RI: What is the biggest challenge you see for PR pros right now as they straddle the line between the old school PR practices and new school data driven demands?

HP: Demand for measurement has reached an all-time high, but most PR pros continue to fall short. Measurement is foreign to many PR professionals. Some PR pros are beginning to track activities and calculate conversion rates to assess performance, identify new opportunities, optimize efforts, and report results. Metrics include referral traffic, unique visits, social volume, sentiment, share of voice and organic search volume. None of these are the “silver bullet” for PR measurement but are a good place to start.

RI: I couldn’t agree more. Any caveats?

HP: There is a danger in obsessing over these metrics in a week over week basis. PR is the long game, as it’s always been. If the aim for PR efforts is to maintain a positive reputation, no single metric will boost that. Focus on telling the right story to the right people and watch all your numbers go “up.” Well, that’s the hope at least.

RI: Helen, I think I’m in love with you…but beyond that:

How have you seen the disintermediation of media and the explosion of technology shift the role of PR?

HP: Today, PR monitors conversation on social networks, blogs, forums, at events and on traditional media. It includes all types of communications and the vehicles that carry the information.

As the technology has increased and diversified, the job of PR remains the same: stay tuned to the what’s happening everywhere, all the time, to gauge what’s appropriate in the eyes of your audience.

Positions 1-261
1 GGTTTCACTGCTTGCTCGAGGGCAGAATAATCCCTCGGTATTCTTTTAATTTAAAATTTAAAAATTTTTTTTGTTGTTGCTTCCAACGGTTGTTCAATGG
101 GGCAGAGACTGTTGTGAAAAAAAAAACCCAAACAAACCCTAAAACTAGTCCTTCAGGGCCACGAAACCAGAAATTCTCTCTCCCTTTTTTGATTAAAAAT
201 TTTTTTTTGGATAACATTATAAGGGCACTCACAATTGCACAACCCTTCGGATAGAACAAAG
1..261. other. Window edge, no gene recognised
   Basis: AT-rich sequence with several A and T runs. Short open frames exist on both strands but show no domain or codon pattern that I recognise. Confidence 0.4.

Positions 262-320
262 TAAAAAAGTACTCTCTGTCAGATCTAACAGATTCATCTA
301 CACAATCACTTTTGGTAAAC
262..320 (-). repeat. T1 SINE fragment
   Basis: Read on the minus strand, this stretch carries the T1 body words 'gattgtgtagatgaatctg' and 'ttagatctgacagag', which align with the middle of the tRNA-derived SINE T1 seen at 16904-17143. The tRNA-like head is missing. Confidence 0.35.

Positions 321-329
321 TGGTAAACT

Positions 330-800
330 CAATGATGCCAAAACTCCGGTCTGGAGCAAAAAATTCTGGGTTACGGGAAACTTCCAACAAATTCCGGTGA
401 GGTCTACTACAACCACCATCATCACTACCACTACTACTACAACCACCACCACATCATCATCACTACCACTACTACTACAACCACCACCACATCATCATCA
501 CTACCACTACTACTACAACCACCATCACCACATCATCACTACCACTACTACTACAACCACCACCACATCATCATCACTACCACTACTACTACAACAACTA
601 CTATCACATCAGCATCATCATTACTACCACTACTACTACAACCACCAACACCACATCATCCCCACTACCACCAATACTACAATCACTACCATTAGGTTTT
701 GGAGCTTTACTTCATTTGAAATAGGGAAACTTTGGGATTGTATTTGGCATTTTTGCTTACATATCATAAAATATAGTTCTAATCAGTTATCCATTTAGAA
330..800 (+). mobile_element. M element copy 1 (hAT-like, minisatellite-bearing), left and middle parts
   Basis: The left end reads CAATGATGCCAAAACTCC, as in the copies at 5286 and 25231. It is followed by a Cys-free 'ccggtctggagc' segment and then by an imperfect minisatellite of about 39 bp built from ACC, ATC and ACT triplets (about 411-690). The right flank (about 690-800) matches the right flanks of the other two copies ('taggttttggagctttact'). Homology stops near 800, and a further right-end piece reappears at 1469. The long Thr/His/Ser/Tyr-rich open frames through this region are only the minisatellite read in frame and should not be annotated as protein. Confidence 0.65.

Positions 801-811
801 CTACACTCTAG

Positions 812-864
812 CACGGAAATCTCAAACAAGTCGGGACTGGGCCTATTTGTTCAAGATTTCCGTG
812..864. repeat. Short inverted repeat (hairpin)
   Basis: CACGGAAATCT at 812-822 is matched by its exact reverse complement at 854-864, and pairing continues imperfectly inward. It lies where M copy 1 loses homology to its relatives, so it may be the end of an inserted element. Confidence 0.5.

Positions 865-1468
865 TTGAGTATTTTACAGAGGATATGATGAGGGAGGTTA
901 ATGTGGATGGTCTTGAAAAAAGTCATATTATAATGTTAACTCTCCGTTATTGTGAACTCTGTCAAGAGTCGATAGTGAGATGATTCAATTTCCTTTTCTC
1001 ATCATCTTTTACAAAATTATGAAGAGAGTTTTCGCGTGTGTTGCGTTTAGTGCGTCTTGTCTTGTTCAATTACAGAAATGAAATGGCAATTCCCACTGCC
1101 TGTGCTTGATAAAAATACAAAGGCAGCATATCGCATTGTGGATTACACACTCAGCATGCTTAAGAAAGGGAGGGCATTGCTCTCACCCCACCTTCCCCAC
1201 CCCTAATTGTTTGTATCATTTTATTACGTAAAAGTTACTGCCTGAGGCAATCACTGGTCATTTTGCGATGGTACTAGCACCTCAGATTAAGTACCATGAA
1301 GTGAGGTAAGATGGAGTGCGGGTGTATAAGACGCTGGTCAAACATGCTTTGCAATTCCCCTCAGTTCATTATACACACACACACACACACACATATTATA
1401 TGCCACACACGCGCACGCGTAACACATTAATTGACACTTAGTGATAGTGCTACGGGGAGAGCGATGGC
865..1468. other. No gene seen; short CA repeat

RI: In an effort to replicate your brain: what resources or thought leaders do you look to for improving your own data literacy and increasing your digital IQ?

HP: The blogs at Uber (#uberdata) and OkCupid (OkTrends) come to mind. Both of them are using anonymized data of their own users to uncover great stories. Creating company-wide fluency in data for storytelling demonstrates a culture of tinkering, fun and curiosity that lie outside of their core competencies.

RI: Last but not least: what’s the last book you read that made your head spin? (In a good way)

HP: There’s a fantastic book called The Power of Visual Storytelling: How to Use Visuals, Videos, and Social Media to Market Your Brand by Ekaterina Walter that I highly recommend for modern marketers. Mostly I stick to the New Yorker in my spare time.

RI: Of course you do, and that’s why I dig ya! 

By the way – did I ever tell you my dirtiest secret (that I can talk about publicly)?

HP: Shoot.

RI: Sometimes when I’m brain dead and don’t feel like working on a flight I’ll snag an US Weekly or InTouch at the airport, but I’ll hide it in a New Yorker like I’m catching up on all the wonderful sights, sounds, and new sidewalk cafes in New York. But I’m really reading about whether or not Tori is going to take Dean back.

HP: That’s a pretty good story…

RI: Unfortunately it’s true. Pretty sure the ROI on that is ZERO.